Maternal and Child Health Journal

, Volume 15, Issue 8, pp 1217–1227

First Steps for Mommy and Me: A Pilot Intervention to Improve Nutrition and Physical Activity Behaviors of Postpartum Mothers and Their Infants

  • Elsie M. Taveras
  • Katherine Blackburn
  • Matthew W. Gillman
  • Jess Haines
  • Julia McDonald
  • Sarah Price
  • Emily Oken
Article

DOI: 10.1007/s10995-010-0696-2

Cite this article as:
Taveras, E.M., Blackburn, K., Gillman, M.W. et al. Matern Child Health J (2011) 15: 1217. doi:10.1007/s10995-010-0696-2

Abstract

To assess the feasibility of a pediatric primary care based intervention to promote healthful behaviors among 0–6 month old infants and their mothers. We enrolled two intervention practices (60 mother-infant pairs) and one usual care control practice (24 pairs) in a non-randomized controlled trial. We completed visits and interviews with 80 (95%) pairs at birth and 6 months. The intervention included (1) brief focused negotiation by pediatricians, (2) motivational counseling by a health educator, and (3) group parenting workshops. We evaluated the intervention effects on infant feeding, sleep duration, TV viewing, and mothers’ responsiveness to satiety cues. Maternal behavioral targets included postpartum diet, physical activity, TV and sleep. At 6 months, fewer intervention than control infants had been introduced to solid foods (57% vs. 82%; P = 0.04), and intervention infants viewed less TV (mean 1.2 vs. 1.5 h/d; P = 0.07). Compared to control infants, intervention infants had larger increases in their nocturnal sleep duration from baseline to follow up (mean increase 1.9 vs. 1.3 h/d; P = 0.05); larger reductions in settling time (mean reduction −0.70 vs. −0.10 h/d; P = 0.02); and larger reductions in hours/day of nighttime wakefulness (mean reduction −2.9 vs. −1.5 h/d; P = 0.08). There were no differences in breastfeeding, response to satiety cues, or maternal health behaviors. A program of brief focused negotiation by pediatricians, individual coaching by health educators using motivational interviewing, and group parenting workshops tended to improve infant feeding, sleep and media exposure, but had less impact on mothers’ own health-related behaviors.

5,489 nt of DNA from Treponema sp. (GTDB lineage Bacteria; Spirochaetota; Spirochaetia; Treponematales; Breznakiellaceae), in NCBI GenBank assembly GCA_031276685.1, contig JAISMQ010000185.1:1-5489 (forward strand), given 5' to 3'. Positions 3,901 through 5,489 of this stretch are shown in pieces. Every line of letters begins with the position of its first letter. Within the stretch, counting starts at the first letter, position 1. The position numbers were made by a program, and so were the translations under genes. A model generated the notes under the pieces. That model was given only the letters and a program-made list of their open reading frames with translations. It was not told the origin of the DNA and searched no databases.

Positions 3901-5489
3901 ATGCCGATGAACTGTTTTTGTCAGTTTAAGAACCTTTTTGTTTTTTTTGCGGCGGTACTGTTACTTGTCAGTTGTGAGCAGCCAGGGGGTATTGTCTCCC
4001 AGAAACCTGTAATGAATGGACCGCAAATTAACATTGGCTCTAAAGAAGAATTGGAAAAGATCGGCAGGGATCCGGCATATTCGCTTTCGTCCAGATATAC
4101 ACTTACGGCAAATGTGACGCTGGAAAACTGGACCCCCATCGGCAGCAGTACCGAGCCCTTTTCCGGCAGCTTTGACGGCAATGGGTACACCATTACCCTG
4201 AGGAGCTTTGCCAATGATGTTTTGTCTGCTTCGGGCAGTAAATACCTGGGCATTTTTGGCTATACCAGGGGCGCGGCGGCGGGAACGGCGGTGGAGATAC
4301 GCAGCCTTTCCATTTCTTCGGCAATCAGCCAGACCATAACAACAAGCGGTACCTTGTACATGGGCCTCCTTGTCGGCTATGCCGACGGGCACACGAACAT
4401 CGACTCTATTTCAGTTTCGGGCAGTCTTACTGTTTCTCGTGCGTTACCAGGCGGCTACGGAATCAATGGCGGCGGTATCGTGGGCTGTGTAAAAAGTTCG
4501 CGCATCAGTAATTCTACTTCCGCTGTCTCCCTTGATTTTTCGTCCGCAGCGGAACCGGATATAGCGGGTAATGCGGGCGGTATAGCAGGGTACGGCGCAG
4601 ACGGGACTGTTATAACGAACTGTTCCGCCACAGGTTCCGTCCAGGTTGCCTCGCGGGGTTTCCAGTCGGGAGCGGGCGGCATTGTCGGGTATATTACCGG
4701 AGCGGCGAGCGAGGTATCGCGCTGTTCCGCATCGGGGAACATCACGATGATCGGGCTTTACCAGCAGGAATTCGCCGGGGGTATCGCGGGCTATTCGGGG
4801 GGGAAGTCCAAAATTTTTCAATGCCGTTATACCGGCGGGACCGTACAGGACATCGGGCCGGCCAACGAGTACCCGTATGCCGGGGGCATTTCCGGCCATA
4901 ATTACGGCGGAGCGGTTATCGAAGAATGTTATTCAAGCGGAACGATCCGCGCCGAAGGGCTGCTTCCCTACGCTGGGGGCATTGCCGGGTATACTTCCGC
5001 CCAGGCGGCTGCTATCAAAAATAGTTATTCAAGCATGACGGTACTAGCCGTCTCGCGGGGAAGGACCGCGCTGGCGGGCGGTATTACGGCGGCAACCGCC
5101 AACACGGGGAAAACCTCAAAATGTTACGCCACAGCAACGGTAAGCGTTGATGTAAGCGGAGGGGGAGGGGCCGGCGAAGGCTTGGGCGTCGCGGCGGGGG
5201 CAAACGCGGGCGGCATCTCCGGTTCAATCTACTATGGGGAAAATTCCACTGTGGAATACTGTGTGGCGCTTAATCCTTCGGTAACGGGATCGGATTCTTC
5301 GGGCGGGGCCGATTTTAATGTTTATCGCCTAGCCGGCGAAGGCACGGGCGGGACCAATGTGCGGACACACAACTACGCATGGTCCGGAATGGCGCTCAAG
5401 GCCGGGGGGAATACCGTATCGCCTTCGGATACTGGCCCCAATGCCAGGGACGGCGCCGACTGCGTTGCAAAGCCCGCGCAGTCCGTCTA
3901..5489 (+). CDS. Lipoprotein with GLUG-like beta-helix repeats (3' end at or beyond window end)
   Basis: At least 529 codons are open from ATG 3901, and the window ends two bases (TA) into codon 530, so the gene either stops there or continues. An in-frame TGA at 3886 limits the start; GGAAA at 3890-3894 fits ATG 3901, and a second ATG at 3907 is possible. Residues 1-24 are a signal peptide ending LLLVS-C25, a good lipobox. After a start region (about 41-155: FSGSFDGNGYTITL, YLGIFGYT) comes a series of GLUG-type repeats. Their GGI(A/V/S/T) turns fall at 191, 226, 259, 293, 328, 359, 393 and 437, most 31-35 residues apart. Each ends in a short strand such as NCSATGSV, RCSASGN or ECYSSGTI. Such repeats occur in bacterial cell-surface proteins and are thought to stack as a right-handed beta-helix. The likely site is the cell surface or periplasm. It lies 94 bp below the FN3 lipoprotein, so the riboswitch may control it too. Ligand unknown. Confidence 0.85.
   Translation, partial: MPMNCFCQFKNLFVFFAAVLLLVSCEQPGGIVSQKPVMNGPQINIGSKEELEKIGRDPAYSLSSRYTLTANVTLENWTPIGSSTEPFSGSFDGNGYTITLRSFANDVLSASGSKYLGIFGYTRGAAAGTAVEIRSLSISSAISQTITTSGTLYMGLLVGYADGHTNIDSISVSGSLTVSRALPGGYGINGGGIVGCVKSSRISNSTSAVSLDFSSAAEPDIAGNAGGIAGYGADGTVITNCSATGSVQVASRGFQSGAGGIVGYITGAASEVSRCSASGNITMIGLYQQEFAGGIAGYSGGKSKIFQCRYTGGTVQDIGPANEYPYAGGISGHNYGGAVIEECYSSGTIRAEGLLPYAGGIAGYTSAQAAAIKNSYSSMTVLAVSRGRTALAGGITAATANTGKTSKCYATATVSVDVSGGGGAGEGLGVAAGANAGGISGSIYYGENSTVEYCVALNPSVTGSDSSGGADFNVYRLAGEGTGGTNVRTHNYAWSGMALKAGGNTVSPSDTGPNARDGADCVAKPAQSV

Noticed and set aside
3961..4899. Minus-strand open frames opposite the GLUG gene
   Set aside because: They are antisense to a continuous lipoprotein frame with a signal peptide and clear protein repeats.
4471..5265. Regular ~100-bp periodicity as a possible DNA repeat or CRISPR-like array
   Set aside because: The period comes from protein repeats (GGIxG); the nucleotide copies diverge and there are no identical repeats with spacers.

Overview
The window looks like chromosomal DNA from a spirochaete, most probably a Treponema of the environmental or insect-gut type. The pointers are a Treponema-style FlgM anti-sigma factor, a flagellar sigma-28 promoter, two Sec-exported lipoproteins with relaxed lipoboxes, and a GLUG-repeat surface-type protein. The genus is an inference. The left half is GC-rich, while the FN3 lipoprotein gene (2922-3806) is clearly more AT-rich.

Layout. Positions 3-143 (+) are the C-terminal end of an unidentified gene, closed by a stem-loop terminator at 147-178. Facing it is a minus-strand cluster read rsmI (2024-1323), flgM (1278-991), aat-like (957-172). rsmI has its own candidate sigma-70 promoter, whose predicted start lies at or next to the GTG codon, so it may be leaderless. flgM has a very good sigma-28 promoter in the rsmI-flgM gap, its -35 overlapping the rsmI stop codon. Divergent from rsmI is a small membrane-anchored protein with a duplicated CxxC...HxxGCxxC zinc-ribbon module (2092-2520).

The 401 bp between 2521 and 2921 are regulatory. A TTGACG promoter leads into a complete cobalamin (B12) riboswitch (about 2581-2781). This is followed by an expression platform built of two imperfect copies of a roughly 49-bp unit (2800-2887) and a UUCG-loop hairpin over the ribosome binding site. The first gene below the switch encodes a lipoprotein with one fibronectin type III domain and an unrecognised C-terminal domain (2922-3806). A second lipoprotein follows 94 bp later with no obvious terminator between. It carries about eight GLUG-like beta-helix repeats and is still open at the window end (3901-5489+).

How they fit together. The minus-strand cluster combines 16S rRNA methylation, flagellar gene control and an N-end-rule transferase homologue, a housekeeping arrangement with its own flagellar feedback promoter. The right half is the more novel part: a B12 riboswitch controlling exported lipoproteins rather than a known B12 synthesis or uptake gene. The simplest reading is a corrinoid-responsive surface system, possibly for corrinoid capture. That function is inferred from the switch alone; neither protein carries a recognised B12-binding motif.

Keywords

Postpartum womenInfancyNutritionPhysical activityObesity prevention

Copyright information

© Springer Science+Business Media, LLC 2010

Authors and Affiliations

  • Elsie M. Taveras
    • 1
    • 2
  • Katherine Blackburn
    • 3
  • Matthew W. Gillman
    • 1
    • 4
  • Jess Haines
    • 1
  • Julia McDonald
    • 1
  • Sarah Price
    • 1
  • Emily Oken
    • 1
  1. 1.Obesity Prevention Program, Department of Population MedicineHarvard Medical School and Harvard Pilgrim Health Care InstituteBostonUSA
  2. 2.Division of General PediatricsChildren’s HospitalBostonUSA
  3. 3.Department of PediatricsChildren’s Mercy Hospitals and Clinics, Center for Weight ManagementKansas CityUSA
  4. 4.Department of NutritionHarvard School of Public HealthBostonUSA